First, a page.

In November 1990, Hiroki directed a romance about modern young couples in Japan, A Love Affair With Sawako for the Shochiku company.[17] This was followed by the erotic horror V-cinema production Sadistic City[18] which took the Japanese Film Section Grand Prize for a video at the Yubari International Fantastic Film Festival.[19] Hiroki's breakthrough into mainstream film, however, came with his 1994 feature 800 Two Lap Runners which looked at teenage heterosexual and homosexual relationships against a track and field background.[3][20] The film opened at the Berlin International Film Festival in February 1994 before being released in Japan in July 1994. It placed number 7 on the Kinema Junpo's list of the ten best Japanese movies of 1994.[20][21]

Hiroki returned to his theme of the emotional and sexual lives of young adults in modern urban Japan in his June 1996 film Midori about a high-school girl pretending to be ill in order to see her boyfriend.[3][22] His 2000 work Tokyo Trash Baby is an understated look at a lonely woman who goes through the garbage of the neighbor she is obsessed with looking for mementos.[3] His other film in 2000 had a very different theme; the erotic comic drama I Am an S&M Writer, with a screenplay by Hiroki's former pink film colleague Hitoshi Ishikawa, is based on a possibly partly autobiographical novel by celebrated S&M writer Oniroku Dan.[23]


Hiroki's 2003 film Vibrator, based on the novel by Mari Akasaka and starring Nao Omori and Shinobu Terajima, returned to his theme of alienated women. It was described by Tom Mes as "one of the bravest and most important films of recent years."[3][24] Vibrator won the Best Film award at the 25th Yokohama Film Festival in 2004 and Hiroki was named Best Director.[25] The film was also widely seen overseas.[2] where it won a number of awards giving Hiroki a measure of international renown.[26][27]

He once again worked with actress Shinobu Terajima on the 2005 film It's Only Talk, returning to his concentration on the problems of modern city life in Japan.[3][28] The film won Best Film Third Place at the 16th Japanese Professional Movie Awards (2006) and Hiroki was given a Special Award.[29] Also during this period, Hiroki directed two character dramas with sexual themes, L'Amant about a teenaged girl selling herself as a sex slave and M, detailing the experiences of a housewife whose sexual experimentation leads to prostitution.[3][30]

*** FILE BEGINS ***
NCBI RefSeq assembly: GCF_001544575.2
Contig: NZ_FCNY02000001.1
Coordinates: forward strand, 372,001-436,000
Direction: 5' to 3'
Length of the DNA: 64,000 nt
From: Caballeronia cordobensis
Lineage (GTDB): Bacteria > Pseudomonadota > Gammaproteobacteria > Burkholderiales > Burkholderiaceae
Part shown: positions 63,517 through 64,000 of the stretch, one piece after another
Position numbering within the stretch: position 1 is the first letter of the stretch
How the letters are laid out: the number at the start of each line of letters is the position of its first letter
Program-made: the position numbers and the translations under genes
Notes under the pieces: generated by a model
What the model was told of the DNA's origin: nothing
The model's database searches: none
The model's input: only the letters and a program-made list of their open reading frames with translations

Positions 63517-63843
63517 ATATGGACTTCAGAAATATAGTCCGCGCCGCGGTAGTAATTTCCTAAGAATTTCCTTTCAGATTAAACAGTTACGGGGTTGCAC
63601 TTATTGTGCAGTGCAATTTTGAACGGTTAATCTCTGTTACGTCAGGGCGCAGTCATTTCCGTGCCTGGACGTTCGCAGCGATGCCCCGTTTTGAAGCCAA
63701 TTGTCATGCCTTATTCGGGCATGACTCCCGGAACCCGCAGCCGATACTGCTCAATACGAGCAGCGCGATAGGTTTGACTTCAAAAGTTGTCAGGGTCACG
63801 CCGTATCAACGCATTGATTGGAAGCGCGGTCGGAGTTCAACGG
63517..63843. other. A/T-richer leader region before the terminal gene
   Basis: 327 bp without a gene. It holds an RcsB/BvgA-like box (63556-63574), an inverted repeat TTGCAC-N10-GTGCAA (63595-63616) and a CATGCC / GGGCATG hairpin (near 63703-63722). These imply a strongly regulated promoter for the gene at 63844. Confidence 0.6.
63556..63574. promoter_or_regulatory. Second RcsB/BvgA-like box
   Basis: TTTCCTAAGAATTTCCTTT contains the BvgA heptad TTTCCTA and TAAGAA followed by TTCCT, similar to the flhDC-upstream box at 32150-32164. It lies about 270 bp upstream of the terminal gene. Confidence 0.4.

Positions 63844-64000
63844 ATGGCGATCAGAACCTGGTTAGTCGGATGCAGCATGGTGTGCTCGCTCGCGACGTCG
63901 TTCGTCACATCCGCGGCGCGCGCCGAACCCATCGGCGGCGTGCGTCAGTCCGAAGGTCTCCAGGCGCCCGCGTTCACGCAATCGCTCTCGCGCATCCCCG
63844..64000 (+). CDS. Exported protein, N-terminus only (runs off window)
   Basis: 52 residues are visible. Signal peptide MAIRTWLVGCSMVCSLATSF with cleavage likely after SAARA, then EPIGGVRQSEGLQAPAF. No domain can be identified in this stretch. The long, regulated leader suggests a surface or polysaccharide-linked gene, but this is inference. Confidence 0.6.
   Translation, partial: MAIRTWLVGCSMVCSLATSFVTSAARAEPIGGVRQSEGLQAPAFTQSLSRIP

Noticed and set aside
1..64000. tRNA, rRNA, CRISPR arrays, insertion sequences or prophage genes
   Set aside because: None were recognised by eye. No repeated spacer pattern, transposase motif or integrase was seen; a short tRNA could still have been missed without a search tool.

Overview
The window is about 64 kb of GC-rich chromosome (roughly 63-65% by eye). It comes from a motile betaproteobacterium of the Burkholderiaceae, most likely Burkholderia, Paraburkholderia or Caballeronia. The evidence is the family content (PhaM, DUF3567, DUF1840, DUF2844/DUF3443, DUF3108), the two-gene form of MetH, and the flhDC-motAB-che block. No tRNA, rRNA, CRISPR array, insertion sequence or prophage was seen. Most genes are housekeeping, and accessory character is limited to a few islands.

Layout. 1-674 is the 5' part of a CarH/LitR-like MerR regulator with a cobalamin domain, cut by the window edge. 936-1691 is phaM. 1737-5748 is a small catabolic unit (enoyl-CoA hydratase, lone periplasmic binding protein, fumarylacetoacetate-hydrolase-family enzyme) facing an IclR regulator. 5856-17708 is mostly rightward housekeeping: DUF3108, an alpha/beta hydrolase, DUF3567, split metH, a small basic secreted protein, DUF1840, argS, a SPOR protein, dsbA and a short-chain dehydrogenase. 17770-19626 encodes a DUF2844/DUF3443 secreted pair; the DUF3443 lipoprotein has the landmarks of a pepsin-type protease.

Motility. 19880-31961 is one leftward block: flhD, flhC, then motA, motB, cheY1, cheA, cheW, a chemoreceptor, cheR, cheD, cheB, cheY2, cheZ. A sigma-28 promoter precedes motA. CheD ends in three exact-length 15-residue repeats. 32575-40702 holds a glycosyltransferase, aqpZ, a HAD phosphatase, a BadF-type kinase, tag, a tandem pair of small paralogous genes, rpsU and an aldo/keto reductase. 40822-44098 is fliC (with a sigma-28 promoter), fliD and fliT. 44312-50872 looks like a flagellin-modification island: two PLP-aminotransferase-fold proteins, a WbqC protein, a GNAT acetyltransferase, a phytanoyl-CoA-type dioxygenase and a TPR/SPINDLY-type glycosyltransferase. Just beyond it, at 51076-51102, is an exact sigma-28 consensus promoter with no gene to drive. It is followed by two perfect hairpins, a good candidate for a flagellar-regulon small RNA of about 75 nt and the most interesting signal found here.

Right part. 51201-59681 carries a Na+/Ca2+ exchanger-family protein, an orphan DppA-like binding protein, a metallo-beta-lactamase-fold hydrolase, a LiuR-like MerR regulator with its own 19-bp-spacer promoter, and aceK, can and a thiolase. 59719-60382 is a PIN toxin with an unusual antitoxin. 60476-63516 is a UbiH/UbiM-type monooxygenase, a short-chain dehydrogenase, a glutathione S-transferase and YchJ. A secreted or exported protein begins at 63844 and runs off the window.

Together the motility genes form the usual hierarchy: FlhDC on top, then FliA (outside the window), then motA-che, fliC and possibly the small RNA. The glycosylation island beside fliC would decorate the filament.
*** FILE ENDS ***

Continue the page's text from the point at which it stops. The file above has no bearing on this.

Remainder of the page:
Later films include The Egoists, a romance film starring Kengo Kora and Anne Suzuki[31] and River, a film which was originally inspired by the Akihabara massacre.[32] His ensemble drama film, Kabukicho Love Hotel, screened at the 2014 Toronto International Film Festival.[33]

Style and influences[edit]

Hiroki was described by Niels Matthijs of Twitch Film as "one of the few male directors who can portray a women with lifelike depth."[34]


Feature films[edit]

  • Sexual Abuse! Exposed Woman (性虐!女を暴く Seigyaku! Onna o abaku?) (1982)
  • Our Season (ぼくらの季節 Bokura no kisetsu?) (1983)
  • Our Generation (ぼくらの時代 Bokura no jidai?) (1983)
  • Teacher, Don't Turn Me On! (先生、私の体に火をつけないで Sensei, watashi no karada ni hi o tsukenaide?) (1984)
  • The SM (1984) as Gō Ijūin
  • Our Moment (ぼくらの瞬間 Bokura no shunkan?) (1985)
  • The Sexual Abuse (ザ・折檻 Ze Sekkan?) (1985) as Gō Ijūin
  • The Sacrifice (ザ・生贄 Ze ikenie?) (1986) as Gō Ijūin
  • SM Class: Accidental Urination (SM教室 失禁 SM Kyōshitsu: Shikkin?) (1986)
  • The True Self of Hitomi Kobayashi (小林ひとみの本性 Kobayashi Hitomi no honshō?) (1987)
  • Eri Kikuchi: Huge Breasts (菊池エリ 巨乳責め Kikuchi Eri: Kyonyūzeme?) (1988)
  • Male Virgin Story 4: Take Me to the Skiing童貞物語4 ボクもスキーに連れてって (Dōtei monogatari 4:Boku mo sukī ni tsuretette?) (1989)
  • A Love Affair With Sawako (さわこの恋 上手な嘘の恋愛講座 Sawako no koi: Jōzuna uso no ren'ai kōza?) (1990)
  • Sadistic City (魔王街 サディスティック・シティ Maōgai: Sadisuchikku shitī?) (1993) (V-cinema)
  • Evil Dream (夢魔 Muma?) (1994)
  • 800 Two Lap Runners (1994)
  • Forever with You (君といつまでも Kimi to itsu made mo?) (1995)